Health care, jobs, opioid crisis: What issues do you want next governor to tackle?


The race for Ohio’s next governor is taking shape, but it’s a long time until November 2018.

However, the candidates are making promises already to take on issues such as Ohio’s growing overdose epidemic, Medicaid reform, taxes and education.

The latest Republican to join the race, Attorney General Mike DeWine said on Sunday, “When I am governor our state will be fundamentally different.”

RELATED: Mike DeWine announces run for governor

All of the candidates have said something similar in their campaigns.

Whether it’s Secretary of State Jon Husted, Congressman Jim Renacci or Lt. Gov. Mary Taylor on the Republican side, or Dayton Mayor Nan Whaley, state Sen. Joe Schiavoni, former Congresswoman Betty Sutton or former state Rep. Connie Pillich on the Democratic side, they all are talking about jobs, taxes and Ohio’s opioid crisis.

Some readers on our Ohio Politics Facebook page told us what issues they care about:

Lee Parks: 1. Affordable healthcare for older adults not yet eligible for Medicare, not offered by their employer. 2. Balance the budget without robbing peter to pay paul. 3. Initiate work for welfare for all a abled bodied individuals which means create and attract more jobs to Ohio, no welfare for illegals.

Rita C. Demko: Education quality, ACA, Vocational training with apprenticeship/ internship.

Matthew M. Leclaire:1. Single payer healthcare 2. Tax reform to undo Kasich’s regressive sales tax approach 3. Increase education spending.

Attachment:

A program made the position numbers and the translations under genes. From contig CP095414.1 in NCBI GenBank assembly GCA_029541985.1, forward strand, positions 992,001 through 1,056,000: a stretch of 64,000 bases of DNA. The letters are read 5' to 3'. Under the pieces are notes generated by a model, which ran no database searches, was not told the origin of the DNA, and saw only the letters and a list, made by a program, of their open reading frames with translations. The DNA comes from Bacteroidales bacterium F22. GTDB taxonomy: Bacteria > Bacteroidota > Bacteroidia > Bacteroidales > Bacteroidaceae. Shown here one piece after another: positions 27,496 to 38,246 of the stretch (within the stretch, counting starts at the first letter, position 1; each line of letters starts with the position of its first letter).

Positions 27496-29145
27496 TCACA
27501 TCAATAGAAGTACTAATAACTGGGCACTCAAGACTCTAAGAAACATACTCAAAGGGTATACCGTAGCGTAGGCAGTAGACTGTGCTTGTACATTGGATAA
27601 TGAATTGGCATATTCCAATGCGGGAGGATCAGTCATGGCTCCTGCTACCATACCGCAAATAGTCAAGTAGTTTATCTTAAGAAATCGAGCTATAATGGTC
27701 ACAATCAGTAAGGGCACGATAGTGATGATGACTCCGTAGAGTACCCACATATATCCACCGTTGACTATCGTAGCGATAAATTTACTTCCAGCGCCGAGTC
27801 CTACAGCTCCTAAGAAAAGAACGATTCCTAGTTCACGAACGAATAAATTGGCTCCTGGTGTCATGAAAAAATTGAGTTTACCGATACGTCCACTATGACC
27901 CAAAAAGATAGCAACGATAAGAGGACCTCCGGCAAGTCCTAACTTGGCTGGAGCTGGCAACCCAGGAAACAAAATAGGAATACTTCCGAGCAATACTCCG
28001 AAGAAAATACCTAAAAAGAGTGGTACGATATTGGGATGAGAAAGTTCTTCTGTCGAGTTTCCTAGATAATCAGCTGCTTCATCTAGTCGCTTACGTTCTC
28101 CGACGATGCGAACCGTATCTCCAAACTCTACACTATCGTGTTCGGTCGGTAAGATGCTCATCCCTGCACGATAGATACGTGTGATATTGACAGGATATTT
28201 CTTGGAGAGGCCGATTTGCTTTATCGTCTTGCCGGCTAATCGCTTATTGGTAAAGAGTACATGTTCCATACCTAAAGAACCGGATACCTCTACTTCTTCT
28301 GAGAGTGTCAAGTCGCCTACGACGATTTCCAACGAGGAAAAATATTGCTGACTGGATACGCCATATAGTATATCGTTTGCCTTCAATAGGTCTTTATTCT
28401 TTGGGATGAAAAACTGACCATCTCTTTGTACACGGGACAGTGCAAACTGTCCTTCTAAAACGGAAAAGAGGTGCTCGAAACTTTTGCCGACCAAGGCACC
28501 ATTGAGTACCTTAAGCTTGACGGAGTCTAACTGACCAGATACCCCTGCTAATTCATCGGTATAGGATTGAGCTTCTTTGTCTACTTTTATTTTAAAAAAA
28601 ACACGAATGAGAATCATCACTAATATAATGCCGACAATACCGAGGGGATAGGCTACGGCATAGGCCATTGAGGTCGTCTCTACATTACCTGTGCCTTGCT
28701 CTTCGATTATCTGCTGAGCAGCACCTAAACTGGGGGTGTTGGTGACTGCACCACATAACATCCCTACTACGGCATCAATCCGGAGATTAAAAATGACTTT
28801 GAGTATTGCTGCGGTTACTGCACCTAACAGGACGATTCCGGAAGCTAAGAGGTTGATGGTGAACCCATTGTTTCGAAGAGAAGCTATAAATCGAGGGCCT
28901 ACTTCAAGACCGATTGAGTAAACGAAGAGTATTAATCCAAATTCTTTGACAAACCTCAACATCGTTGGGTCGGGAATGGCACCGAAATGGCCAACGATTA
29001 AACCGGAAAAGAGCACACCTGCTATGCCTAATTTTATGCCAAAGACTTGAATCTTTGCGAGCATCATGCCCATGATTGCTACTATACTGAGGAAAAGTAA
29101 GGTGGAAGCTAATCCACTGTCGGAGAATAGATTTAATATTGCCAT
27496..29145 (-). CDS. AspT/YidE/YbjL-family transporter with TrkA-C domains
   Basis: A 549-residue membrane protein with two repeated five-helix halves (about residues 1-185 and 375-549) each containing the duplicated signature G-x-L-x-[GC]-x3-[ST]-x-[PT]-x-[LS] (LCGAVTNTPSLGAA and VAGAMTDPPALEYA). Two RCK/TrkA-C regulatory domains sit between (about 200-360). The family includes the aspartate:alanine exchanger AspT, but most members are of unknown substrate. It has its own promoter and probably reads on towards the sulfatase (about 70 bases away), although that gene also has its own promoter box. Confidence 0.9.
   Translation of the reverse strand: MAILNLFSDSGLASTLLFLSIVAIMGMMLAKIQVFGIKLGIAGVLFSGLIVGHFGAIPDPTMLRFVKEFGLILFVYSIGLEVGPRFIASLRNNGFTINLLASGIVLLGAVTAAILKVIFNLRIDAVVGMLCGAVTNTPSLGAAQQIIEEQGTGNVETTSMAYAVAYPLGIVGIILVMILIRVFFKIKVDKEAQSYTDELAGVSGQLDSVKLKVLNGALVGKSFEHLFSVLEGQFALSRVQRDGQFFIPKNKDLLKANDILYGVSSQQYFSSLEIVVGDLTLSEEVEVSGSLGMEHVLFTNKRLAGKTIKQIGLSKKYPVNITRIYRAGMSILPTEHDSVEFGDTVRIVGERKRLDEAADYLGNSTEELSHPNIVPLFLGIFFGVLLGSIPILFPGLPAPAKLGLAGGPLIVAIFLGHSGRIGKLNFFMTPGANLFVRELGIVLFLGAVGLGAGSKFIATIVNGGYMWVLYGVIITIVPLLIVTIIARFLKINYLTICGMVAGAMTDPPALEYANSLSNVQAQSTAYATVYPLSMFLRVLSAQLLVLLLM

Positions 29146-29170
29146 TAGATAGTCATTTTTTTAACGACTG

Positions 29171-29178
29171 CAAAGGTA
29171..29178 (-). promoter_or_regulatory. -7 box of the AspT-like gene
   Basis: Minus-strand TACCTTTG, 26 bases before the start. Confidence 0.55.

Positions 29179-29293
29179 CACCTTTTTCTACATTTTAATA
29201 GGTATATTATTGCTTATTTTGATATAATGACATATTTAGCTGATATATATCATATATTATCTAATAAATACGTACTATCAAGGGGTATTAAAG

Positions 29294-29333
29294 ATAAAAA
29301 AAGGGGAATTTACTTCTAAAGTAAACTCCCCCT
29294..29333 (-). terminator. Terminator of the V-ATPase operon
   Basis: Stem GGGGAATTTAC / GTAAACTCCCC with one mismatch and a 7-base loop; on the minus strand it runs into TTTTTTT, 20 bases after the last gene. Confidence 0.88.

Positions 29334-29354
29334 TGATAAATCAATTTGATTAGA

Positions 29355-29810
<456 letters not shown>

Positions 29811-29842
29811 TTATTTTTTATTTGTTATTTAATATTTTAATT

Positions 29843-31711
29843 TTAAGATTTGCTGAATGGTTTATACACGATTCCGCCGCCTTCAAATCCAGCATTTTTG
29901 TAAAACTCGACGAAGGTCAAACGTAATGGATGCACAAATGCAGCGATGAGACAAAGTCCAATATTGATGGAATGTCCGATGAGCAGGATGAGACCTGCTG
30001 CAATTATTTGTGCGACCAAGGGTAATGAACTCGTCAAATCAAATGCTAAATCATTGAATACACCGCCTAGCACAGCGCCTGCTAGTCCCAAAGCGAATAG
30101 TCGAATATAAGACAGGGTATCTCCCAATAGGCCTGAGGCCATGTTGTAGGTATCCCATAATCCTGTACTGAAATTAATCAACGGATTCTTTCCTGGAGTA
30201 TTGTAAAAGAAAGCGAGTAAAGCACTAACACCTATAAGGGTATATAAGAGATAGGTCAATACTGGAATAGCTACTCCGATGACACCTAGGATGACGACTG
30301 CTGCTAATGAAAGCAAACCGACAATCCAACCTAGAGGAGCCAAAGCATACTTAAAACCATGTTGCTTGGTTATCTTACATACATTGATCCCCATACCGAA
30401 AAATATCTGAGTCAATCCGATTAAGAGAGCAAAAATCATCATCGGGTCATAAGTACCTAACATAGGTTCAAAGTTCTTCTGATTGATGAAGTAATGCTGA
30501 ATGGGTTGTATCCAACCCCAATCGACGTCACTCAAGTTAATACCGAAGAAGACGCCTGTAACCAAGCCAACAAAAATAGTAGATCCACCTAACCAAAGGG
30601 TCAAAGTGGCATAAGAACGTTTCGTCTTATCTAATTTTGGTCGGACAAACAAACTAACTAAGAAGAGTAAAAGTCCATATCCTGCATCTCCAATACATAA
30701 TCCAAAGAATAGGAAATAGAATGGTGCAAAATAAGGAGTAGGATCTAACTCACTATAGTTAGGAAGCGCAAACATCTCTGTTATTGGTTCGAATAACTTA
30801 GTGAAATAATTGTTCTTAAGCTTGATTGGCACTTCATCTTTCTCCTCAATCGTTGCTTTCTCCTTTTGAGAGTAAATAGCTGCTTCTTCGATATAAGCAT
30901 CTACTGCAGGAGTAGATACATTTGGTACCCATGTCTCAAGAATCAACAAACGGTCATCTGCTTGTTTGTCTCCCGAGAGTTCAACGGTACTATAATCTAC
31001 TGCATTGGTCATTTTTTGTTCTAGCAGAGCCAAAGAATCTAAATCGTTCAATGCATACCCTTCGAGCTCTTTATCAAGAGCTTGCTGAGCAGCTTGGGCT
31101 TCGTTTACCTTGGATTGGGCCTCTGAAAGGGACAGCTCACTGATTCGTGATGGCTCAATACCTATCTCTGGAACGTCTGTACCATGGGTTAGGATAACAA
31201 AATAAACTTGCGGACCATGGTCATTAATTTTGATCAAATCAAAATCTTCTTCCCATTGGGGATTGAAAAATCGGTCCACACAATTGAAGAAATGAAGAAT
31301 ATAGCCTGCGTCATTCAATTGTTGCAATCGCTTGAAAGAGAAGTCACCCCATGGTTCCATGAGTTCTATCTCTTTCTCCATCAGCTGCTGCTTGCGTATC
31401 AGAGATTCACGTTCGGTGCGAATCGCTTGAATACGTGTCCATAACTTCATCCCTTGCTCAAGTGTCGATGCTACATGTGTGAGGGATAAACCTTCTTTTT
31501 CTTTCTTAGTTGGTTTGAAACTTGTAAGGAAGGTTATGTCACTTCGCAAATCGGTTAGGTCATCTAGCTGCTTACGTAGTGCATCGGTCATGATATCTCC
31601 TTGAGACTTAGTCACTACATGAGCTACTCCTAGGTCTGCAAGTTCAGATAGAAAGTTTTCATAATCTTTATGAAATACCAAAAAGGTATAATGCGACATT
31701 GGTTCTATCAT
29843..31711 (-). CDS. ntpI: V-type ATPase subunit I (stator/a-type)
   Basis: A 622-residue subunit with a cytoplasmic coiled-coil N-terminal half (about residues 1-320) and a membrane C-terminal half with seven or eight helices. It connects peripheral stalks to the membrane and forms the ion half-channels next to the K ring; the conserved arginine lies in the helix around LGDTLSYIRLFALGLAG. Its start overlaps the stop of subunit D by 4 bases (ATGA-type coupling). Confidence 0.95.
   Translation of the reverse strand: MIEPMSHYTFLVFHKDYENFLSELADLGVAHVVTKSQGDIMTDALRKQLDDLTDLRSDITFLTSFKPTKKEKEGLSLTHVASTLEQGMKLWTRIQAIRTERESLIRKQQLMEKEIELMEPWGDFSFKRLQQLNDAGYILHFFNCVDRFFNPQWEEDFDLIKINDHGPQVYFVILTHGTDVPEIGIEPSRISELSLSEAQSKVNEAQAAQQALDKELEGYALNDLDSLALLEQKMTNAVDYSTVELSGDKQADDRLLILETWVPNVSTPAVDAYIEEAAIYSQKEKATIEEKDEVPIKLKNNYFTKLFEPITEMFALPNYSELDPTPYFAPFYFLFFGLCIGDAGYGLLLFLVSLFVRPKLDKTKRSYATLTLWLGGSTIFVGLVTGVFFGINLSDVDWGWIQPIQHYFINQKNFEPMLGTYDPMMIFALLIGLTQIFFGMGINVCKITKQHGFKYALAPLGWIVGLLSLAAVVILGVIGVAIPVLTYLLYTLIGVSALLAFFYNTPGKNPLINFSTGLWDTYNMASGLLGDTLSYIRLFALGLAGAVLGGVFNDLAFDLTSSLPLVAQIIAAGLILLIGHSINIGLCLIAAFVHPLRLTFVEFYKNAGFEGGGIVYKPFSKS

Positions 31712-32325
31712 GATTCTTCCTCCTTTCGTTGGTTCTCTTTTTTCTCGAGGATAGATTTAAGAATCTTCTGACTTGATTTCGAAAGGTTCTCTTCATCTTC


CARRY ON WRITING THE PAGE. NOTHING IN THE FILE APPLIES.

What issues do you want the next governor to focus on? Speak out on our Ohio Politics Facebook page.



Reader Comments ...


Next Up in Politics

Schumer’s ‘cave’? Shutdown deal puts spotlight on Dem leader
Schumer’s ‘cave’? Shutdown deal puts spotlight on Dem leader

Republicans tried to make Senate Minority Leader Chuck Schumer the face of the government shutdown. Now, he’s becoming the face of the Democratic retreat. For two days, Schumer, perhaps the most powerful Democrat in Washington, succeeded in keeping his party unified in a bid to use the government funding fight to push for protections for some...
Ohio inmate wants to be killed by firing squad
Ohio inmate wants to be killed by firing squad

Attorneys for a condemned killer whose execution was stopped last year after 25 minutes of unsuccessful needle sticks are once again recommending the firing squad as an alternative. The execution could also proceed if the state adopts a closely regulated lethal injection process that includes a headpiece to monitor the brain activity of death row inmate...
‘Defiance Disorder’: Another new book describes chaos in Trump’s White House
‘Defiance Disorder’: Another new book describes chaos in Trump’s White House

In late July, the White House had just finished an official policy review on transgender individuals serving in the military and President Donald Trump and his then-chief of staff, Reince Priebus, had agreed to meet in the Oval Office to discuss the four options awaiting the president in a decision memo.  But then Trump unexpectedly preempted...
President Trump signs bill ending government shutdown
President Trump signs bill ending government shutdown

A Senate standoff that partially shuttered the federal government for nearly three days ended Monday when Senate Democrats agreed to support a bill to re-open the federal government through Feb. 8. Sen. Sherrod Brown joined 31 Democrats and independent Angus King of Maine in backing the spending bill, which they did under the condition that the GOP...
Why other countries don’t have government shutdowns
Why other countries don’t have government shutdowns

Hundreds of thousands of workers are expected to stay home this week, after the Senate was unable to reach a deal Sunday night to end the government shutdown which began three days ago. This may not be the first time in recent history that funding for government operations and agencies was interrupted — since 1976, there have been 19 shutdowns...
More Stories